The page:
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LEWISTON – The Castellani Art Museum at Niagara University recently opened two new folk art exhibits focusing on the cultural lives of Western New York’s ethnic communities.

A free opening reception will be held from 2 to 4 p.m. today for both exhibitions – “(Almost) Too Good to Eat: Marking Life Transition with Food” and “Newcomers: Transitions to New Lives.” Both exhibits opened July 14 and will run through Dec. 8.

The diverse ethnicities in the area include Mexican, Hindu, Jewish, Ethiopian, Japanese, Ukrainian and more, and the show celebrates some of the rituals these cultures celebrate with food.

Samples will be available to the public at the opening reception. However, the goodies also will be represented during the show, through photographs, food-related accoutrements and equipment, and some “fake food,” said Carrie Hertz, the museum’s folk arts curator.

Hertz said the show was prompted by another project she has been working on to document wedding traditions in cultures throughout the state.

“I’ve been working a lot with the Bhutanese and Nepali cultures in the area, and I was going to all these weddings and was noticing all the interesting uses of food during the long, elaborate ceremony,” Hertz said. “This was a way to bring a lot of communities together. This show can demonstrate our common humanity.”

“(Almost) Too Good to Eat” focuses on local ritual foods and demonstrates some of the cross-cultural ways that food nourishes not just our bodies, but also our social and spiritual lives, feeding our needs for comfort and communion, Hertz noted.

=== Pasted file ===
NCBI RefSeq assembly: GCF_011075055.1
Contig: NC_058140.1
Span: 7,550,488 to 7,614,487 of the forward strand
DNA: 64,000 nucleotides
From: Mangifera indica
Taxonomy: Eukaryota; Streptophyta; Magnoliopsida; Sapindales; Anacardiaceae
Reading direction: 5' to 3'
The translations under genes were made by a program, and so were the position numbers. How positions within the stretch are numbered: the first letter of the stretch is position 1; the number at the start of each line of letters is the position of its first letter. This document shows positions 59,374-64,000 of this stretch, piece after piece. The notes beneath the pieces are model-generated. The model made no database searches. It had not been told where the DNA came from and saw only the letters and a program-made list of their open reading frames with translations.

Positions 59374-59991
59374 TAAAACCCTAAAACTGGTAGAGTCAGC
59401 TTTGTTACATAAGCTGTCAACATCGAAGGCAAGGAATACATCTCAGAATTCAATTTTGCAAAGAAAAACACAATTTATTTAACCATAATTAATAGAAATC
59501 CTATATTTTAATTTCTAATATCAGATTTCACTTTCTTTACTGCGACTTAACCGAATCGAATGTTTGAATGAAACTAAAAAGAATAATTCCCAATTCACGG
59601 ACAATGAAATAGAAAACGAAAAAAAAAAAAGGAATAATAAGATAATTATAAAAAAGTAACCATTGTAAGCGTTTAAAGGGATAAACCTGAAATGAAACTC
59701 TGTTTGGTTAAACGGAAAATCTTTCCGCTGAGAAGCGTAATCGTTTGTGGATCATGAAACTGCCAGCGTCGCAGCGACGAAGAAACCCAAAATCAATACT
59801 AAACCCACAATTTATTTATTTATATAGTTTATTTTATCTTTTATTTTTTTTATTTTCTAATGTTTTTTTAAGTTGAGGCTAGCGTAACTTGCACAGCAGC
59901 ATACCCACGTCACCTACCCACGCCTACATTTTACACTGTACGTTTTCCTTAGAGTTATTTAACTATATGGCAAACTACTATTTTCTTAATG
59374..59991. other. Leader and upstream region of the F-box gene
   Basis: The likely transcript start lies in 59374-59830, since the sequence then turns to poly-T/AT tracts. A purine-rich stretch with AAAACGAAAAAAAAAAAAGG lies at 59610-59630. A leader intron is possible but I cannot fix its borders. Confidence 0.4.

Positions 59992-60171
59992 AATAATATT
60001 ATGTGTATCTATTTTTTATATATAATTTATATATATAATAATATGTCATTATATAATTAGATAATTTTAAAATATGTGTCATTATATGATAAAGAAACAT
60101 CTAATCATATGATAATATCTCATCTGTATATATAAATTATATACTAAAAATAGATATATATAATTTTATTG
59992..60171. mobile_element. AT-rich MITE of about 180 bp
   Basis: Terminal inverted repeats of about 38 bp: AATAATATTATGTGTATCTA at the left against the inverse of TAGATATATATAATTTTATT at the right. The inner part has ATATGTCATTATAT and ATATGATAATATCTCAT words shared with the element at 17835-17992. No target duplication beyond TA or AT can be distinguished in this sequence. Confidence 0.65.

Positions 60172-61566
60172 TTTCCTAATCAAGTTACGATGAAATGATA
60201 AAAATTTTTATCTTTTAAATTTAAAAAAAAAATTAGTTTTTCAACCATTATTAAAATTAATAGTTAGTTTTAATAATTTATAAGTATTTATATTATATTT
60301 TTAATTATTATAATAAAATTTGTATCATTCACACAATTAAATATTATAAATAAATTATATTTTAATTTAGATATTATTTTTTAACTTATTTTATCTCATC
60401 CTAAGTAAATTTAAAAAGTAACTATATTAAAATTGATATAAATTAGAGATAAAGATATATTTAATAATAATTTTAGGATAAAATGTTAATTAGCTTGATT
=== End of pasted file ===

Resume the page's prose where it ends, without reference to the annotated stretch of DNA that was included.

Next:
She said ritual foods are connected to transitional moments, from daily acts of prayer and hospitality to the experience of migration. The exhibit explores the universal role of food as a mediator in different types of human relationships.

The food and art displays include the Mexican Day of the Dead ceremony; Polish Easter lamb cakes and butter lambs; korovai, a Ukrainian wedding bread; European-style wedding cakes from Muscoreil’s; Passover seder; a Japanese tea ceremony; an Ethiopian coffee ceremony; and images from global feasts.

The exhibition is sponsored in part by Melanie’s Sweets Unlimited in Buffalo’s Broadway Market and Muscoreil’s Fine Desserts and Gourmet Cakes of North Tonawanda.

A second exhibit features photography Lukia Costello, an English-as-a-second-language teacher and award-winning photographer.

“Newcomers: Transitions to New Lives” is a series of photographs that showcases the faces of Buffalo’s newest residents, many arriving from countries such as Burma, Somalia and Bhutan.

The series reveals lives in transition and illustrates the resilience of people creating new lives.

Costello’s work has been published locally and nationally and has been featured in publications such as the Los Angeles Journal, Buffalo Spree, Buffalo News and Artvoice.

The exhibitions are made possible by the New York State Council on the Arts.

The Castellani, on Lewiston Road on the campus at Niagara University, is open from 11 a.m. to 5 p.m. Tuesdays through Fridays and 1 to 5 p.m. Sundays. Admission is free.

email: nfischer@buffnews.com